A digital business allows the tenant to deliver their product or service online. Some examples are a graphic designer, writer, tax preparation expert, and virtual assistant. Some business consultants, financial planners, wedding planners, tutors, and therapists also offer their services online.
A homemade goods business requires the tenant to engage in physical labor to create a product for customers. They may use various materials, tools, and equipment for their job, which they will likely store on-site, in this case, your rental. This category of home-based businesses includes carpenters, chefs, and artists.
Naturally, a traditional business with a physical presence will be less discreet and more likely to cause disruption. Customers will enter and leave the premises continuously. Packages will arrive through the mail regularly. Inventory will pile up in and around your property. In short, more things can go wrong.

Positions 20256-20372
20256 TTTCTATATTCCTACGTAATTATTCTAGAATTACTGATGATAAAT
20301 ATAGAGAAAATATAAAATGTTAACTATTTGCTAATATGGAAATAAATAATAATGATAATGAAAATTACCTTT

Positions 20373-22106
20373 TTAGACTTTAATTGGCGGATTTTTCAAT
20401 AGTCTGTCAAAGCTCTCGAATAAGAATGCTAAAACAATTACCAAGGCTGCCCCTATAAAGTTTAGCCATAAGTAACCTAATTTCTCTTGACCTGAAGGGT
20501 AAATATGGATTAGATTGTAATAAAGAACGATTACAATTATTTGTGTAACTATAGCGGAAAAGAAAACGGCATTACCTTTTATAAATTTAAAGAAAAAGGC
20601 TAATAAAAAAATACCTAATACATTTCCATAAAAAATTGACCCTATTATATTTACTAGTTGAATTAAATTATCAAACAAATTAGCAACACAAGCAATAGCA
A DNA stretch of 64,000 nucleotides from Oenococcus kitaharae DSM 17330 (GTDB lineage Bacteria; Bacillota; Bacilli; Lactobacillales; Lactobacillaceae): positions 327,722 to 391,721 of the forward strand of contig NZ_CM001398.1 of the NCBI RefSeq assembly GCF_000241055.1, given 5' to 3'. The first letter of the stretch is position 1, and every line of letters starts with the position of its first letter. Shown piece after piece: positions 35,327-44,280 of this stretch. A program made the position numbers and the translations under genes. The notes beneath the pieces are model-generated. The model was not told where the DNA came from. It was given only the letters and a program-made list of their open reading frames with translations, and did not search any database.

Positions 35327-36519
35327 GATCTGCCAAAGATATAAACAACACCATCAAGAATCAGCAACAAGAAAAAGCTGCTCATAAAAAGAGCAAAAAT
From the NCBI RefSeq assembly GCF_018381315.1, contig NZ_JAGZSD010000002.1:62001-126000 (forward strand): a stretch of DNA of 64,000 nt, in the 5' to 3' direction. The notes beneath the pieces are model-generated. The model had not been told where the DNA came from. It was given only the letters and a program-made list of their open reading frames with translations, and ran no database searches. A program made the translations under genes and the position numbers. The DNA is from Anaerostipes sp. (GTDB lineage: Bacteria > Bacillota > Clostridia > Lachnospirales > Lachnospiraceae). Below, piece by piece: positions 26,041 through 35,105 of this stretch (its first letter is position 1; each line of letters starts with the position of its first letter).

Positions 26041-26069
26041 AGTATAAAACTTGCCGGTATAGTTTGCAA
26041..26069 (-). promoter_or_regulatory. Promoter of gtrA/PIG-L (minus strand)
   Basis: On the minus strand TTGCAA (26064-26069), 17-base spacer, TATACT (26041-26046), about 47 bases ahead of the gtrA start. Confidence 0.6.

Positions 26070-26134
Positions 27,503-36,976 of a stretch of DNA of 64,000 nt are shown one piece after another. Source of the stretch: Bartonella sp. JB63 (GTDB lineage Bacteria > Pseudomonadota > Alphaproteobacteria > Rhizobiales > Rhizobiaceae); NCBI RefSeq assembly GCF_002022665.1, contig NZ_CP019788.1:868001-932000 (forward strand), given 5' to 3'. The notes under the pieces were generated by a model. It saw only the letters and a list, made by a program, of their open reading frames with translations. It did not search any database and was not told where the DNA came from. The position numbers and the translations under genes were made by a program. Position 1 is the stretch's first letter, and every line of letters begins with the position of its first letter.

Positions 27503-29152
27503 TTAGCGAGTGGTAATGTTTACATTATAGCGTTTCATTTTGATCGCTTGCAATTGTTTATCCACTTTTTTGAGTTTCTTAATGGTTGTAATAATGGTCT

Conversely, a digitally-focused business is more lowkey. It requires little physical equipment besides a computer, and meetings with customers are usually carried out using video conferencing platforms. Online businesses generally pose little risk to you as a property owner.
Understand the risks associated with the business
Some businesses are inherently riskier than others, so it’s crucial to weigh the costs and benefits of each on a case-by-case basis. Here are some potential risks associated with a home-based business to consider.